I don’t like the way that Julian Ruck attacks both the motives and the talents of named writers, and I have no intention of following his miserable example.  After all, I’m a writer myself, and I am not going to sit in judgment on my fellow writers.  I might express views on their books, as literary critics and avid readers have always done, but that is a different matter.  The only “outcome” that is measured by Literature Wales as a measure of the success — or otherwise — of the bursary programme is the number of books published by bursary recipients.  They don’t have to be big books, or expensive books, or good books — just books with authors, publishers and ISBNs which are more substantial than pamphlets or leaflets.  We know how many there are.  Thus far, as indicated above, 133 books have been published following the distribution of bursaries to 259 writers.  So half of the bursaries have led to books being published, and half have not. Is that an acceptable rate of return on investment?  Does that represent value for money for the taxpayer?  How many people have read these books?  Are the books wanted or needed by anybody other than the authors and their families?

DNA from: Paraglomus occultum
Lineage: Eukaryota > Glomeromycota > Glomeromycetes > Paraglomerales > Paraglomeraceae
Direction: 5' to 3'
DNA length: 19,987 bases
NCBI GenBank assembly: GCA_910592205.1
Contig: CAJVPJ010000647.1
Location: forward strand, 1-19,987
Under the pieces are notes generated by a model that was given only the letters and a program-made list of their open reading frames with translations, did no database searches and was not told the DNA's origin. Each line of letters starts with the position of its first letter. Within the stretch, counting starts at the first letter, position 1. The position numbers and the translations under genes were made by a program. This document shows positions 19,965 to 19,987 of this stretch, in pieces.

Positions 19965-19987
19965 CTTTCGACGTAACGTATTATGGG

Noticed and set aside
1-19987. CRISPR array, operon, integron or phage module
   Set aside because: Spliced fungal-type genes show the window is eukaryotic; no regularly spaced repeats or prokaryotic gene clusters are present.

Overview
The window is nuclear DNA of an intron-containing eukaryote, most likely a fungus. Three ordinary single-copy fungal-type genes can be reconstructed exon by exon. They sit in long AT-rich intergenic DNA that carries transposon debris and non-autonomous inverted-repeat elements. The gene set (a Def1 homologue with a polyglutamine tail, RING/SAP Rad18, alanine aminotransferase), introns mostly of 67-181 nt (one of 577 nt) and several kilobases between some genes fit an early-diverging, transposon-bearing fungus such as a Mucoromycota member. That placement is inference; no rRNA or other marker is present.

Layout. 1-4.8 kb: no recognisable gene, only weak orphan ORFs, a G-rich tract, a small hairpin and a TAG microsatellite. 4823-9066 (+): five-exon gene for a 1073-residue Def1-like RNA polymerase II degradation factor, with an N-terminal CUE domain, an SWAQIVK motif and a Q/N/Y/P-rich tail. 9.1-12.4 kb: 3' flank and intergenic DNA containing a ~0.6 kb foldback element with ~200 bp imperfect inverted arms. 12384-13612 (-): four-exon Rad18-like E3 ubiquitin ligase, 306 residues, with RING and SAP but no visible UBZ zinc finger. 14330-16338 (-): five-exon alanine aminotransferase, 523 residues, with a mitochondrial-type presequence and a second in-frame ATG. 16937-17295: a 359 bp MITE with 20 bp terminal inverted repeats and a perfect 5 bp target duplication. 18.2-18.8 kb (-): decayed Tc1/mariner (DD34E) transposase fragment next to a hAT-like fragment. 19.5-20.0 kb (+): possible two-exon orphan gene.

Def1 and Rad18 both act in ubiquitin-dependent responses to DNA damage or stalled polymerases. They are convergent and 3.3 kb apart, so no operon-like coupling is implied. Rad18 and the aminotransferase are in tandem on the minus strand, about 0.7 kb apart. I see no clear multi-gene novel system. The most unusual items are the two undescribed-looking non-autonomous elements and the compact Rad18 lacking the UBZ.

Surprisingly (or is it?) nobody seems to have the answers to these questions.  I asked Literature Wales to provide me with the cumulative sales figures for each of the 133 books published, and obtained no response.  I asked them again, and they admitted that they didn’t keep any figures on book sales with respect to bursary recipients.  Neither does Arts Council Wales.  Neither does Welsh Books Council.  (This is in spite of all the books being counted as "arising from"  the bursary programme, which some of them clearly are not. The most successful ones, from the most talented authors, would probably have been published with or without grant aid.)  Rather cheekily, Lleucu Siencyn, the Chief Executive of LW, suggested that I could collect the book sales data myself, by sending 133 fees to Nielsen / Bookscan for their EPOS (electronic point of sale) information.  I explained to her that EPOS data are useless in Wales, since so few book retail outlets are linked into the relevant system.  She also suggested that the Welsh Books Council Distribution Depot in Abersytwyth might hold the data needed, and I had to explain to her that their figures are also unreliable since a large numbers of books sold in Wales do not pass through any wholesale warehouse.  The only reliable sales figures are those contained in the cumulative royalty statements kept by publishers and issued to their contracted authors.  I still await the figures for book sales…….. and I suspect that (apart from a few happy exceptions) they will make miserable reading.